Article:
• 64 per cent of UAE CEOs expect major disruption in their sector in the coming three years
• 88 per cent of UAE CEOs believe that there will be growth in their own industry over the next three years
• 84 per cent expect to invest heavily in data analytics tools and automation
UAE CEOs see disruption as a major catalyst for growth and remain increasingly focused on exploiting these disruptors to drive business strategy, the 2017 KPMG CEO Outlook Survey has found.
The survey which polled over 1,200 CEOs across the globe (including the GCC) has found that almost two-thirds of UAE CEOs expect some form of disruption to impact their sector in the next three years. This includes challenges arising from global economic uncertainties, the introduction of a new tax regime in the region and geopolitical issues.
Yet, CEOs largely perceive these challenges as opportunities rather than threats, with 88 per cent of UAE CEOs confident in the growth prospects of their own industry over the next three years. This sentiment was mirrored by CEOs across the GCC, with 92 per cent of them expressing similar levels of confidence towards the growth of their respective industries over the next three years.
The report also found that 84 per cent of UAE CEOs intend to invest heavily in data analytics tools and robotic process automation, followed by cognitive technologies and automation to respond to the above-mentioned disruptions.
Vijay Malhotra, Chairman and CEO of KPMG in the UAE and Oman said: “UAE CEOs are among some of the most dynamic in the world and it is very clear that while they face new challenges and uncertainties, they remain determined to drive growth.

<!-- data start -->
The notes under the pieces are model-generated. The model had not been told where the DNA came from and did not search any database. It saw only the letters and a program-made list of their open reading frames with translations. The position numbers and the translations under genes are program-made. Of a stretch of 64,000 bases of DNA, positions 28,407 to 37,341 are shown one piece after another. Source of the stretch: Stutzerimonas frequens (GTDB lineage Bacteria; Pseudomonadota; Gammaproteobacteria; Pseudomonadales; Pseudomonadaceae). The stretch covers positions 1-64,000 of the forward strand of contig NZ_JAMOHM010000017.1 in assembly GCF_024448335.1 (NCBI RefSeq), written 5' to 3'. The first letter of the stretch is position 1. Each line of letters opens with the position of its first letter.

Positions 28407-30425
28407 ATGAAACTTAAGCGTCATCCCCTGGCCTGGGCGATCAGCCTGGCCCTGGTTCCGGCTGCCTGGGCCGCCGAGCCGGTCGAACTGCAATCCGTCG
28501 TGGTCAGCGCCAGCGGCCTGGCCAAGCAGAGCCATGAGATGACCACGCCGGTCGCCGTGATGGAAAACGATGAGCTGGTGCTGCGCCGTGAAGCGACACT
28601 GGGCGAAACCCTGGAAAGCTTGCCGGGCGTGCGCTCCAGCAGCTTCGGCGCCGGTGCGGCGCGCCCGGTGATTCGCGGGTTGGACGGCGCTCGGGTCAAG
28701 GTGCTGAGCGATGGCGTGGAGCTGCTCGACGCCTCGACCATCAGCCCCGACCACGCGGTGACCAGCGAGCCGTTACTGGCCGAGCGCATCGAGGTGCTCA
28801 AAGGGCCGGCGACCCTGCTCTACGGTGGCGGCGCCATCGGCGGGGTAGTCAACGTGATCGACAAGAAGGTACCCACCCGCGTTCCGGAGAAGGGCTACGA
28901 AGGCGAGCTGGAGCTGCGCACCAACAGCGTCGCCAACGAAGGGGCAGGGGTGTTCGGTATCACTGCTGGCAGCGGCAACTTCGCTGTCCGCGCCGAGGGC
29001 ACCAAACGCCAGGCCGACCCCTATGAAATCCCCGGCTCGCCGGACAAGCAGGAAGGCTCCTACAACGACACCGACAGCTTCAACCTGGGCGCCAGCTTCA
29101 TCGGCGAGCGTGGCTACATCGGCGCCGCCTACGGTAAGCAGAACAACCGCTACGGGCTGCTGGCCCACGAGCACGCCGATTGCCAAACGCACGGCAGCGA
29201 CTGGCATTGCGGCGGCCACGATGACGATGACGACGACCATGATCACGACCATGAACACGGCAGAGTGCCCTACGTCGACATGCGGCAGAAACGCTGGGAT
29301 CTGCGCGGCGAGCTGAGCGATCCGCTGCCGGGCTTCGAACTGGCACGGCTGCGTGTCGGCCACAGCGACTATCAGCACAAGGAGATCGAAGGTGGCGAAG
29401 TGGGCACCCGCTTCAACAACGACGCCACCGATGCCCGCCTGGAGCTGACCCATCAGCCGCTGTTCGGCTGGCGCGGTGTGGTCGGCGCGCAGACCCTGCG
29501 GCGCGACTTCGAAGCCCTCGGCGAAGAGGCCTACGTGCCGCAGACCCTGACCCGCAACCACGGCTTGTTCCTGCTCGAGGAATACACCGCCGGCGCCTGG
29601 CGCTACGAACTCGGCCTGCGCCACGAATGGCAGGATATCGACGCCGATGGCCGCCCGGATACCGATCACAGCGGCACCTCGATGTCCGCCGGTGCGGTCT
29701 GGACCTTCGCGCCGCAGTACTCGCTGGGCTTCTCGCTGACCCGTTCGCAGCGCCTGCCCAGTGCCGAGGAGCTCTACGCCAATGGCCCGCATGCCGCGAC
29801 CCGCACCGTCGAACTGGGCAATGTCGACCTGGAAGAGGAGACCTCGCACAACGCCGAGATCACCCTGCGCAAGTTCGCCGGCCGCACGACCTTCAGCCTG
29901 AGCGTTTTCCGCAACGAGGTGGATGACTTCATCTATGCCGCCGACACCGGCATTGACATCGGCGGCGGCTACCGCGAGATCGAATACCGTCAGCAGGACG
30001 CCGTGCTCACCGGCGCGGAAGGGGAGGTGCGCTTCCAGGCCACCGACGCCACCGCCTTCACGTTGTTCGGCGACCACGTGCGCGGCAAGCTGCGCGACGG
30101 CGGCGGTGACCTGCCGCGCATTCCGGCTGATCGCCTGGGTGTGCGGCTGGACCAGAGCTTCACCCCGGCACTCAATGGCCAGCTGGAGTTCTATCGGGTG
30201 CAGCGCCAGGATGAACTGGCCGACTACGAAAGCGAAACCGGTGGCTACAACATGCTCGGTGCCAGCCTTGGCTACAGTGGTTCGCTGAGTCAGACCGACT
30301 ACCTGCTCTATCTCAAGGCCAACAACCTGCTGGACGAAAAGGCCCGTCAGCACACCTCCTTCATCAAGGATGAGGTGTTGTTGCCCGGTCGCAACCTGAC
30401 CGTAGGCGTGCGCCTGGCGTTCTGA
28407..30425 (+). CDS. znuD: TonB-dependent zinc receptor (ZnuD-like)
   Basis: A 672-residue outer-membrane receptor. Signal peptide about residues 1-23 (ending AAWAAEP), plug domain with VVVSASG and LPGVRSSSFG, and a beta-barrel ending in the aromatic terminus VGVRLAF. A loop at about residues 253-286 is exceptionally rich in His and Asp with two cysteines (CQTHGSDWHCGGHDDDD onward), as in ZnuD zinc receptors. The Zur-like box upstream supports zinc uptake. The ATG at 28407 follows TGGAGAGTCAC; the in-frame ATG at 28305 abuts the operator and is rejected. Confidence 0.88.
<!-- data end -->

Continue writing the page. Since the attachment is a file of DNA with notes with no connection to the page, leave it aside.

“Despite lower oil prices, a new tax regime and geopolitical issues, the optimism shown by CEOs reflects a growing maturity and confidence in CEOs’ and their organizations’ ability to adjust to a new reality and develop other non-oil driven sources of business.”
Innovation is seen as a high priority for CEOs in the UAE, with nine out of ten indicating it is an area for strong investment. In fact, 84 per cent of UAE CEOs believe that risk can prompt innovation in certain products and services- giving much greater priority to investment in innovation than their global counterparts.
A number of UAE CEOs also indicated that they were expecting to grow organically, with 64 per cent planning to scale up their current business operations and processes.
Technology and cyber security were other central themes covered in this survey. UAE CEOs were found to be more positively disposed to embracing technology than their global peers, with 92 per cent of UAE CEOs expected to make at least an incremental investment in innovation. This would include investments in new products and services and more effective ways of doing business.
Displaying a genuine thirst for learning, CEOs said they were assigning greater focus to expanding their own skills with 64 per cent affirming that they had pursued new skills and/or some form of training in the last 12 months. An equal proportion of UAE CEOs also highlighted the importance of improving one’s emotional intelligence as well as technical skills.
Vikas Papriwal, Head of Markets of KPMG in the UAE and Oman said: “When we look at the general picture, it is evident that CEOs are convinced of their abilities to move their organizations to bigger and better places. We all know that organizations are facing technological and macroeconomic challenges. However, the results of our survey show that CEOs in the UAE are optimistic, resilient and flexible in their approaches to finding ways to push ahead and grow their businesses in both traditional and non-traditional ways- a sentiment similar to what their GCC counterparts have expressed.”